But it’s not going to be easy to reduce crowding and increase cleaning when the number of polling places is shrinking and disinfecting supplies are scarce. About 130 polling places in Ohio have dropped out because they were also the homes of vulnerable populations, according to Ohio Democratic Party Chairman David Pepper. As of Friday, replacements were being arranged and voters contacted about the changes, but it’s likely a lot of Ohioans will show up Tuesday to find a notice telling them they need to go to a different location. In Arizona, Maricopa County is dealing with the problem by establishing 111 new Vote Anywhere centers beyond the 40 it originally had, where county residents can vote regardless of the location of their house.
The other big problem: poll workers. There’s already a routine shortage of volunteers at polling places, according to data from the federal Election Assistance Commission. During the 2016 elections, for instance, nearly 65 percent of jurisdictions reported difficulty arranging for a sufficient number of poll workers.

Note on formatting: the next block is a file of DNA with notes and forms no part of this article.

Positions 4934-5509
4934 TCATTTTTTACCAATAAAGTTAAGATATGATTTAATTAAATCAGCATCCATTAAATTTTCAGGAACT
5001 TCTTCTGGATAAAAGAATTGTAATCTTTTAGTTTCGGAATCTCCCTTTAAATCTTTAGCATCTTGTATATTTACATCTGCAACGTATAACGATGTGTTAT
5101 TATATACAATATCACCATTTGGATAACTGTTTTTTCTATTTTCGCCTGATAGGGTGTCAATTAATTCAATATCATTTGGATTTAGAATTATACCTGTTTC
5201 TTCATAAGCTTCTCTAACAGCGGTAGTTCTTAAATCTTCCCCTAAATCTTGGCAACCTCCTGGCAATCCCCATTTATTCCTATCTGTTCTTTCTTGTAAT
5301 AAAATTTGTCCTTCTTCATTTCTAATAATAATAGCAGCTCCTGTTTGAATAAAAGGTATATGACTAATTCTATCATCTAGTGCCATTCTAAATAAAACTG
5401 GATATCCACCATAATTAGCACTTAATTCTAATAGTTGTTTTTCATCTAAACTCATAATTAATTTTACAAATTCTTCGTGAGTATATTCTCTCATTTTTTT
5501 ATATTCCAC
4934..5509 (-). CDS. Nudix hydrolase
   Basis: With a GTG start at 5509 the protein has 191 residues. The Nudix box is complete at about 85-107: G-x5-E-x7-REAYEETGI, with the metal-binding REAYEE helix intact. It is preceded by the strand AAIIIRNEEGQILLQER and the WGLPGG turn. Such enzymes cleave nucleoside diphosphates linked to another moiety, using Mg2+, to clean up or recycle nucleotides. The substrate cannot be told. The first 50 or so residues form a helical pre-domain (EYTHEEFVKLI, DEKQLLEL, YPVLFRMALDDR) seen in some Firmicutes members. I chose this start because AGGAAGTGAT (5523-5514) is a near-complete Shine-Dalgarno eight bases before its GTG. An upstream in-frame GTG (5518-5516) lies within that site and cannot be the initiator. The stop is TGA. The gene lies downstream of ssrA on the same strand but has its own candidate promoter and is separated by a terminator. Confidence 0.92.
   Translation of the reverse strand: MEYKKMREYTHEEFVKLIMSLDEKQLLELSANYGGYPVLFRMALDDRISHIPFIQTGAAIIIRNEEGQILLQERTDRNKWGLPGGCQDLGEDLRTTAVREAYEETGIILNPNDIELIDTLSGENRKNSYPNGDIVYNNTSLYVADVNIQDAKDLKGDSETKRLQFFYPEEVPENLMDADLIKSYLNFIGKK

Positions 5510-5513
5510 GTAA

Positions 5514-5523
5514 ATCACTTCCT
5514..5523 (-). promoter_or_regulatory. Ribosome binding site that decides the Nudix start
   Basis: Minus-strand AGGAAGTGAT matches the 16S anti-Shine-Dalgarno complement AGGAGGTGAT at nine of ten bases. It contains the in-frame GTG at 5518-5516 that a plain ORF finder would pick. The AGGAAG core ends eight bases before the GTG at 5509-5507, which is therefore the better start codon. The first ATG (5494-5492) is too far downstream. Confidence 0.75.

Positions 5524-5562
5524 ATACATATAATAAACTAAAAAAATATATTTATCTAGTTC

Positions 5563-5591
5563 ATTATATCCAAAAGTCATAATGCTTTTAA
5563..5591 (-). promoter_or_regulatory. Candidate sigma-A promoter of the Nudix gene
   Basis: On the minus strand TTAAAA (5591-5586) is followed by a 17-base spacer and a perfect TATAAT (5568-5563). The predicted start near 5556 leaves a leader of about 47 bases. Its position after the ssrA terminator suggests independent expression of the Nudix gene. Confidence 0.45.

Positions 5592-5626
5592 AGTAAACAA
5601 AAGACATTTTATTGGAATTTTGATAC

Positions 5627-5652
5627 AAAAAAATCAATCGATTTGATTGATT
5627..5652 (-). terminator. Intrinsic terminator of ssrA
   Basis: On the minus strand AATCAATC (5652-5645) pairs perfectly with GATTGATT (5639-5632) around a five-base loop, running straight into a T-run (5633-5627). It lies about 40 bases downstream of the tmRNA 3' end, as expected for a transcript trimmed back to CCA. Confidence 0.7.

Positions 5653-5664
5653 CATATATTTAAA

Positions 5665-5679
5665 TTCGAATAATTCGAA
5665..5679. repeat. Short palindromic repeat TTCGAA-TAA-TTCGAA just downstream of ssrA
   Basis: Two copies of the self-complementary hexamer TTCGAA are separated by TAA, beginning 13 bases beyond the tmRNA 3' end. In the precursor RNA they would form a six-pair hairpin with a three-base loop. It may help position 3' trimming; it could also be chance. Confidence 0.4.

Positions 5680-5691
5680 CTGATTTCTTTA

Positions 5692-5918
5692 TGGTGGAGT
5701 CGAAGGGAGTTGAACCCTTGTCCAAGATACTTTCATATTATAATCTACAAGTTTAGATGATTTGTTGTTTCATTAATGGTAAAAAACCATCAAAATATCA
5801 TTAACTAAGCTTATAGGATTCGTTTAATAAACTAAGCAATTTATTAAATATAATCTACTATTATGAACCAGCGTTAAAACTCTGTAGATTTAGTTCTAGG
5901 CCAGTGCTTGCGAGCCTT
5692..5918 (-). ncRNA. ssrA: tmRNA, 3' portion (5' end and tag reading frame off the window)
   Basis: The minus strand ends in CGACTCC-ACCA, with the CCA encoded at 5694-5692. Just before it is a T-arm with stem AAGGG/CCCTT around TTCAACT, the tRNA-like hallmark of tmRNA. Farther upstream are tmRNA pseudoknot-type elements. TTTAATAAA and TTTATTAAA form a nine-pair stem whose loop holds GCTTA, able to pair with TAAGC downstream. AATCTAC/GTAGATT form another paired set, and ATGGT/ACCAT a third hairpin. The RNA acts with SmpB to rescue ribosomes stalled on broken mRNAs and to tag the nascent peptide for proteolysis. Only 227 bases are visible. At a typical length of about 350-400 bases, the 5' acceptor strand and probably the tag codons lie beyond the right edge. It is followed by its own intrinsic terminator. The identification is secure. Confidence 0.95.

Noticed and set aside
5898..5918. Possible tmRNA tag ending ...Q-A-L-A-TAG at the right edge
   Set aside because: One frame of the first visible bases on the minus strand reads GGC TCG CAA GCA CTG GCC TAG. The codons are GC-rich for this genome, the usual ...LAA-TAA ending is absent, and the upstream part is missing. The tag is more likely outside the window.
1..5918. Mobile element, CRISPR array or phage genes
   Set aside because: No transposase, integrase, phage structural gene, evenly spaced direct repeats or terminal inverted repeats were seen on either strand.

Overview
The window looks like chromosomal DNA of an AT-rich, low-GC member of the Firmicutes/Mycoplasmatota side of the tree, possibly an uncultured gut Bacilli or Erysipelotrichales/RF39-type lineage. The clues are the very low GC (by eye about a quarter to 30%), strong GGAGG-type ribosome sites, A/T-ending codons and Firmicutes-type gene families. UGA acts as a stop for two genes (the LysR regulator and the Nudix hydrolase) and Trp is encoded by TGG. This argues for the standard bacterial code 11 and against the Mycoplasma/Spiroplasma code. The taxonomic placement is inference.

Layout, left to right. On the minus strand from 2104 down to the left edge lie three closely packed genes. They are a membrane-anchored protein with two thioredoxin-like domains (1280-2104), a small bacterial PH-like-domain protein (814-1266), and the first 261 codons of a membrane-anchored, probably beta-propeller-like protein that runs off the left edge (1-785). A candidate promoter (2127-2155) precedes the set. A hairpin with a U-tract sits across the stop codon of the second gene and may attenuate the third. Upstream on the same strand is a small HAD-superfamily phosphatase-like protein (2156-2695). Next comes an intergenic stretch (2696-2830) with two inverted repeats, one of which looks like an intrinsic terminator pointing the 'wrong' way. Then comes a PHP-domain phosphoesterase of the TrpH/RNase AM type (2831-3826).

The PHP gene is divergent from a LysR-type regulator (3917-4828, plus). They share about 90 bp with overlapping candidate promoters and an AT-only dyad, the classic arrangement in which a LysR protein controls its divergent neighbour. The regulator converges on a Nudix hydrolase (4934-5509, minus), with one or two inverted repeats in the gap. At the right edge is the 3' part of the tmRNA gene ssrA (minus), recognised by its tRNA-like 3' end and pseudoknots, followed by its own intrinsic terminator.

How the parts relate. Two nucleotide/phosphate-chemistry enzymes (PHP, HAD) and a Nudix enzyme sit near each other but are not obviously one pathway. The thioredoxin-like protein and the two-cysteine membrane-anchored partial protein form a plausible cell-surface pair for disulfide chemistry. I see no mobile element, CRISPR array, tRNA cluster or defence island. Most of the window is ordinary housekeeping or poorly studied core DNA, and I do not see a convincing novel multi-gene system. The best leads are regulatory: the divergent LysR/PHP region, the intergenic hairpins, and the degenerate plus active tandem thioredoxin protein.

What’s more, the poll workers themselves are overwhelmingly part of the population most at risk for coronavirus complications. That same EAC survey collected age data on 53 percent of the poll workers who volunteered in 2016. Of that number, 32 percent were from 61 to 70 years old and another 24 percent were 71 or older. Numbers from China suggest that the risk of dying from coronavirus looks like a hockey stick — small for people under the age of 60, but shooting up fast after that. The death rate was 3.6 percent for people 60 to 69 years old, 8 percent for those in their 70s and 14.8 percent for people 80 and older. Death rates in Italy have followed a similar pattern.
So, what to do? Volunteers should be given gloves, Scarpino told me. They should stay home if they have any symptoms of sickness at all. And with all the contact they’re likely to have with hundreds of people — some of whom have to be assumed to be sick — he thought poll workers fell into a category in which it would be a good idea for them to wear a mask. (In the U.S., public health officials have recommended that only sick people, or healthy people caring for the sick, wear masks — largely to ensure there are enough masks available for healthcare workers.)
But one big thing individuals can do to make primaries safer right now is change the age demographics of who works them. “If you’re in your 20s or 30s, maybe you go volunteer at polling locations and let the retirees stay home,” Scarpino said.
Confidence Interval is a series where we make a persuasive argument for a political take, and then reveal just how confident we really are. In this episode, copy editor Maya Sweedler makes the case that the first female president will be a Republican, and not a Democrat.
To hear from women who have run for office in all 50 states, explore When Women Run.